- To bounce ideas off of one another and exchange best practices, jump into social media to build your community and relationships. The best turnover tool and lesson I've ever received was from the HR Capitalist himself. If you're reading the FOT blog, that's a great starting point.
- Everyone loves a good conference for networking, for the escape, for the fresh charge of energy… no doubt your travel budget may be in jeopardy right now though. Attend free webinars or conferences being put on by your legal counsel or other talent management communities. I've attended both free and paid webinars by the Conference Board and Human Capital Institute. There are always other great offerings by vendors and smaller organizations. My FOT colleague, Kelly, wrote about a local group she joined in the DC area. Do a search on the web to see what else exists in your 'hood. Besides… how was your last conference experience? Personally, the big ones for me have always been so vendor-centric… and certainly that has a place, but for actual learning, I gain so little.
News + Information
- Employment law will never go away, but you can get timely updates from some stellar blogs like the Labor and Employment Law Blog or Michael Moore at the Pennsylvania Employment Law Blog. I receive more timely updates from these blogs than I do from SHRM.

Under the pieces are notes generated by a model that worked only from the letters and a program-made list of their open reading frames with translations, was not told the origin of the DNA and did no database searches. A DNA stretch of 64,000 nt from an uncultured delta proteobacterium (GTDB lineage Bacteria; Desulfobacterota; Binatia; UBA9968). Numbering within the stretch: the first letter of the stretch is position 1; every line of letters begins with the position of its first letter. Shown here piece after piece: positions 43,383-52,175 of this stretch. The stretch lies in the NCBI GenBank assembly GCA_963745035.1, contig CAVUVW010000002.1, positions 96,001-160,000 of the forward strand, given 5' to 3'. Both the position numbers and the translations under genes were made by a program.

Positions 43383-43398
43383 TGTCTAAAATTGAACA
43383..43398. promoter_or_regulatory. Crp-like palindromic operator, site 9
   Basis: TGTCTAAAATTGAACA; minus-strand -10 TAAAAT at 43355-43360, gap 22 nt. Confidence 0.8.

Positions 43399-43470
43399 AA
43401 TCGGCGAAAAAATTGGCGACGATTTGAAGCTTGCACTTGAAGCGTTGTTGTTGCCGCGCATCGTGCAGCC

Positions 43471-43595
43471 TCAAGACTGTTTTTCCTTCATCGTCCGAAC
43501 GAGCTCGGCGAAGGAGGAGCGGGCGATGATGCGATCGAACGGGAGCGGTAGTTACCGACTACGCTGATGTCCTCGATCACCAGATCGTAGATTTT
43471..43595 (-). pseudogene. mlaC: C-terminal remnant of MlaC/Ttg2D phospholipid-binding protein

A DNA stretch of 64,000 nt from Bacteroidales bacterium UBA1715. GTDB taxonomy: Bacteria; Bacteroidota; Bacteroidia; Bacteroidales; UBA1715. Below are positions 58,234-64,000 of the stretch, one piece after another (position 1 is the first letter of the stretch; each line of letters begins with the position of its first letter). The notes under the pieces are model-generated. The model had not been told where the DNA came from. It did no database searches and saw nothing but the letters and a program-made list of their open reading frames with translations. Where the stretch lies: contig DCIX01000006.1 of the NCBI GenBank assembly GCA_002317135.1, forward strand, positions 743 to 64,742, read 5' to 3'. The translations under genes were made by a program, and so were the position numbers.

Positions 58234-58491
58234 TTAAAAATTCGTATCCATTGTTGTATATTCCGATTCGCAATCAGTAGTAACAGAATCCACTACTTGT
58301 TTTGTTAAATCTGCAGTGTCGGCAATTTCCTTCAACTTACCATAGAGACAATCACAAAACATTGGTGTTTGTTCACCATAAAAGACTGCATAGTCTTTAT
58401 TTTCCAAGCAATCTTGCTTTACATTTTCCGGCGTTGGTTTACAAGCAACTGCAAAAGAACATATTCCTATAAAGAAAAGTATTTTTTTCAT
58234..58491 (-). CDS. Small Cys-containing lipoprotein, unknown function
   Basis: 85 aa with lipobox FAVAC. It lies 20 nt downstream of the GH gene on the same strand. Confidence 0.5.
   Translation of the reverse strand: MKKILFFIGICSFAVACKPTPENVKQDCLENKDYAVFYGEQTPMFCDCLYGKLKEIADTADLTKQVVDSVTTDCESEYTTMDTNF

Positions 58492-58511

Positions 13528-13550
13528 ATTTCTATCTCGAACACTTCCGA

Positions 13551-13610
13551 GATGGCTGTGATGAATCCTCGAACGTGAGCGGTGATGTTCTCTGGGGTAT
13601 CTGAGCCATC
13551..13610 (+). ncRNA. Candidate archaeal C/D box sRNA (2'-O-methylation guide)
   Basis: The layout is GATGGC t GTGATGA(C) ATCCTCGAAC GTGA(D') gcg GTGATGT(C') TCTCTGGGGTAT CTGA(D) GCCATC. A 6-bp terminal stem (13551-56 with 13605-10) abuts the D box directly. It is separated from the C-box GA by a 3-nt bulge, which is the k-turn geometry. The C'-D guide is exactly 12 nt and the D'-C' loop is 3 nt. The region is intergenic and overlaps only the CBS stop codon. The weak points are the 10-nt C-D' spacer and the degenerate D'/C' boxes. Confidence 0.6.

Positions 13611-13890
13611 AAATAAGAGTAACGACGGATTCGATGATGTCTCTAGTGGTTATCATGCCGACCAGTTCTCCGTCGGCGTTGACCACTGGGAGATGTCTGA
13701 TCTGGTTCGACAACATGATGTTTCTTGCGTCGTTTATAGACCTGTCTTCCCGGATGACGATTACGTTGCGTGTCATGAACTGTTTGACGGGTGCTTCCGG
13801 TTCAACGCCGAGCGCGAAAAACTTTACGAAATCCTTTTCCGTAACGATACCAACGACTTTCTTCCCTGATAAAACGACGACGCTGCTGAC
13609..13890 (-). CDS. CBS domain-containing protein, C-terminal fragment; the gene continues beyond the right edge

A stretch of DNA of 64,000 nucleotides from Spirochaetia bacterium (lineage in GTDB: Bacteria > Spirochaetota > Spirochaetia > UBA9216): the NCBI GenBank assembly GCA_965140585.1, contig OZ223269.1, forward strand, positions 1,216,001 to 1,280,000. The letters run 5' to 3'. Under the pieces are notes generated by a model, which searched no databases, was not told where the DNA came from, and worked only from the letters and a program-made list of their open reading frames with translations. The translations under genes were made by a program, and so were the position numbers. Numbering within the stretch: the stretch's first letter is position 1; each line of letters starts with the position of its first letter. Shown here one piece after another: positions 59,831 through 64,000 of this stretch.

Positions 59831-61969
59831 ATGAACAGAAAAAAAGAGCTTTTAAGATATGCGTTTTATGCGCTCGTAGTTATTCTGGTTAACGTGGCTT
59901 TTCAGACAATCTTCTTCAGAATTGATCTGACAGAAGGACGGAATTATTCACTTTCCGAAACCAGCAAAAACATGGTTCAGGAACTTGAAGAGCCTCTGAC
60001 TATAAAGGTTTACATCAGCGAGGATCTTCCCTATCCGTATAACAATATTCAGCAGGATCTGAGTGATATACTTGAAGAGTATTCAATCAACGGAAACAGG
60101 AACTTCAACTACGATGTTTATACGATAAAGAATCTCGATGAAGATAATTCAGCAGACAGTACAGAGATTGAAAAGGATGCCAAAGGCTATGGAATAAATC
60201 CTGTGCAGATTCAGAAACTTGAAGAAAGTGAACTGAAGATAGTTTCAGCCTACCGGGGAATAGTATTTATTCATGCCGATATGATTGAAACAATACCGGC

- Stay on top of your game via blogs and mainstream media. Use a RSS reader like Google Reader or Netvibes to aggregate these sources. Shameful plug, but I do subscribe to newsletters and read articles from our sponsor Workforce Management, and I also like the workforce-focused newsletter produced by the folks at SmartBrief, because they scan the blogosphere and mainstream media and deliver me news on a daily basis. I also like folks in the academic realm like UPenn's Wharton School of Business HR Knowledge Portal and Harvard Business Review online.
And these are just some of the places I turn to in lieu of SHRM. My firm is also testing out a membership with the HR Leadership Council through the Corporate Executive Board. I don't have an endorsement yet, but we're playing with the service and I'm seeing some value thus far for its white papers, case studies and endless samples/templates. And as for more specialized areas of HR? SHRM isn't the place. Drill down with folks like ERE, ASTD, and World at Work.
There are some services that SHRM provides that will never be replaced – HRCI will always be there to certify you as a PHR, SPHR or GPHR… and I don't need or want a replacement. That has its place. And when you are first starting out in HR, I wouldn't quite recommend throwing out your little SHRM membership card. Learn the fundamentals there; master the basics. But, once you've stretched your wings and have gotten some of that down pat, once you've gotten your PHR and are ready to think critically about your role in the HR world beyond the fundamentals, consider stepping away. And once you've made that leap? I would issue this challenge to you – can you learn some great lessons from non-HR pros about how to do your job?
(PS: Check out some thoughts on that tip from my FOT colleague, William - staying current in your profession, regardless of what you do.)